Muzak Business Case

Muzak was a multi-million dollar company and over the years had created the largest digital music library in the world. Despite their past success, they were not conveying the modern image they wanted to the public. This led the new senior management team at Muzak to implement change.

Problem Definition
Muzak is a company that has been around for decades and is mostly known for their “elevator music”. In the late 90’s, Muzak’s reputation for “elevator music” began to lead the company down a path of little growth and increasing financial hardships.
The company’s negative public image reflected the same image Muzak’s employees had of their company culture. With over 200 offices, 3,000 employees, and 450 different versions of their business cards, they did not have a uniform company image to sell to their clients.

Company Objectives
Muzak’s strategy was to move away from the “elevator music” label and work towards conveying a hipper, more modern image. They wanted to get away from depicting music as a science and instead depict it as an art.

In order to re-invent their company, Muzak had to develop a unifying symbol. They chose to use a silver and black “M” in a circle. Their new logo replaced all the separate identities that once represented Muzak. It was a great first step in how they wanted to be perceived by new clients.
Muzak wanted to convey the message that they were a company of creative “audio architects”. To do this, they created an aggressive marketing campaign, which included new brochures with more color, graphics, and brief text. This was a complete change to the serious charts, graphs and presentations they had used for years. They designed their new brochures to be art. This was a huge selling point for the company, which began to generate new business almost instantly.

Data Analysis
These new changes helped Muzak’s business to grow 16% and in three years they were worth $750 million, up from $100 million in 1997 (Argenti, 2007, p.85). Muzak was rapidly growing financially, artistically, and everyone had more confidence in the future with this business. This lead Muzak to re-locate their business from Seattle, Washington to Charlotte, South Carolina; building a new headquarters that was less traditional and geared more towards their new image of young, modern, and creative. Their new headquarters, described as an Italian piazza with conference rooms, desks on wheels, and no private offices, had a fresh and original atmosphere they are proud to bring their clients to.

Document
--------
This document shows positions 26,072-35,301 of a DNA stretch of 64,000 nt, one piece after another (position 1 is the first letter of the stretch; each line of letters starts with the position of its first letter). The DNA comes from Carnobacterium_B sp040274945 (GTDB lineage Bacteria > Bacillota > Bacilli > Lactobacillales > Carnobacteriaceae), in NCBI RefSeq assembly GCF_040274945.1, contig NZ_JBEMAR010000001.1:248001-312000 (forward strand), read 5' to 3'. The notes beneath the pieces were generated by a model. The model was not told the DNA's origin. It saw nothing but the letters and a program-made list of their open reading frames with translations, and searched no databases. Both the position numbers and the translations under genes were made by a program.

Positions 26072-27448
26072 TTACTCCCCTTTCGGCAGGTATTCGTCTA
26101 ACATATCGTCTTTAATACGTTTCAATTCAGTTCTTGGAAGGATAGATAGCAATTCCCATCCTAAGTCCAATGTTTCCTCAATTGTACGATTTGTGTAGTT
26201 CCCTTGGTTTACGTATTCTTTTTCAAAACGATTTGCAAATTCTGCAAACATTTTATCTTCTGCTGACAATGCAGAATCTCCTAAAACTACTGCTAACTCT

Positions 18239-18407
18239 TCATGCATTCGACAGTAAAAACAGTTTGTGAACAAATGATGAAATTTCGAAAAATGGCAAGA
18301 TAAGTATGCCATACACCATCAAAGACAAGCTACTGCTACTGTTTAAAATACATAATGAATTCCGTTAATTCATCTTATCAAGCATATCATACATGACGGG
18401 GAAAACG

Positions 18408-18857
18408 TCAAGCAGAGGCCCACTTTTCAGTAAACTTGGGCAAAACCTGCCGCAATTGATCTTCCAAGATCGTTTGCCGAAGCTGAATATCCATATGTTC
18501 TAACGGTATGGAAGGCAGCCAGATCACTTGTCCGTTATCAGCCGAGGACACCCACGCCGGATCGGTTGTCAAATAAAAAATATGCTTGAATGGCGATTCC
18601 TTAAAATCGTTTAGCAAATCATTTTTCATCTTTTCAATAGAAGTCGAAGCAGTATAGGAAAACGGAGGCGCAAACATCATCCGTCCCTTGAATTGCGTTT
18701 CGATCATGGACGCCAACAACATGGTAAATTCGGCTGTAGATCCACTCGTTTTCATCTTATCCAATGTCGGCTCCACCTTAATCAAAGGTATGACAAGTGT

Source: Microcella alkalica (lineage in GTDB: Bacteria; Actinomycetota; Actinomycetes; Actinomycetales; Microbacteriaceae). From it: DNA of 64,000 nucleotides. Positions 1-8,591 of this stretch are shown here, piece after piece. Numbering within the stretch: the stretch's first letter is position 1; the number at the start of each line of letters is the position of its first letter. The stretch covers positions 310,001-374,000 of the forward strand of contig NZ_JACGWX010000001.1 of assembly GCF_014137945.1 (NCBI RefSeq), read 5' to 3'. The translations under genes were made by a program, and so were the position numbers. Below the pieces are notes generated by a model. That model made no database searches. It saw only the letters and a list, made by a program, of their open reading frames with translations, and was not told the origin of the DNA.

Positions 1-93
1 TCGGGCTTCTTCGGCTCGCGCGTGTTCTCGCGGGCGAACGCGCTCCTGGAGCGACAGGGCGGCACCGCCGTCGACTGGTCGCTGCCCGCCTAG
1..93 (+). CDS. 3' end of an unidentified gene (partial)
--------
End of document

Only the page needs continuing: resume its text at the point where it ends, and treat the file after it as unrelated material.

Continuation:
Alternative Strategies
Muzak did an exceptional job in changing their company image. They went forth with their objectives to become a new company with a central logo and a place that clients can trust. It is difficult to determine where they could have done better or what they could have done differently because they have had such a positive outcome. However, there a few things that could have been considered before this change took place while still obtaining their desired outcome.

Due to Muzak’s longevity and their weak public image, could they have changed their image sooner than they did? Instead of putting it off until they were no longer a growing company and their debt was growing financially, why did they wait so long being as stagnant as they were? Another alternative could have been to implement change using internal resources instead of using Pentagram. Using Pentagram cost more than it would have if they had pulled together a creative team within Muzak. Also, it seems that re-locating their headquarters from Seattle, WA to Charlotte, SC was a huge change that was not necessary. Such a move most likely cost a lot of money and a lot of employees their jobs, as well as some loss in business with their older, traditional clients.

Case Questions

1. How much change did Muzak need to communicate through its identity system to change perceptions of the company?

Muzak needed to change their brand perception by creating a new logo and streamlining new brochures to gain new clients.

2. What other corporate communication “levers” did Muzak have at its disposal to signal change?

Corporate communication “levers” that Muzak had that signified its need for change included a bad corporate culture, loss of money, increased debt, little growth and a negative public perception of the company.

3. How did changing its identity help/hurt Muzak’s overall strategy? Short-term? Long-term?

In the long-term, changing Muzak’s identity helped the company establish a good rapport with new clients. They were happier with their image and gained new public interest, trust, and loyalty. What may have hurt Muzak in the short-term was the re-location of its headquarters. Employees who were accustomed to the old system at Muzak could have a hard time transitioning. Previous clients, such as the traditional “mom and pop” shops were left behind. These older clients may choose to do business elsewhere feeling threatened by a younger generation. Also, the cost do re-invent Muzak may have hurt in the short-term, but given their financial growth, it did not hurt for a long period of time.

4. How important is it, and should the parent company educate franchisees about the new identity?

It is very important for the parent company to educate the new identity of Muzak to the franchisees. It promotes consistency and excellence within the company and gives a strong reputation among clients.

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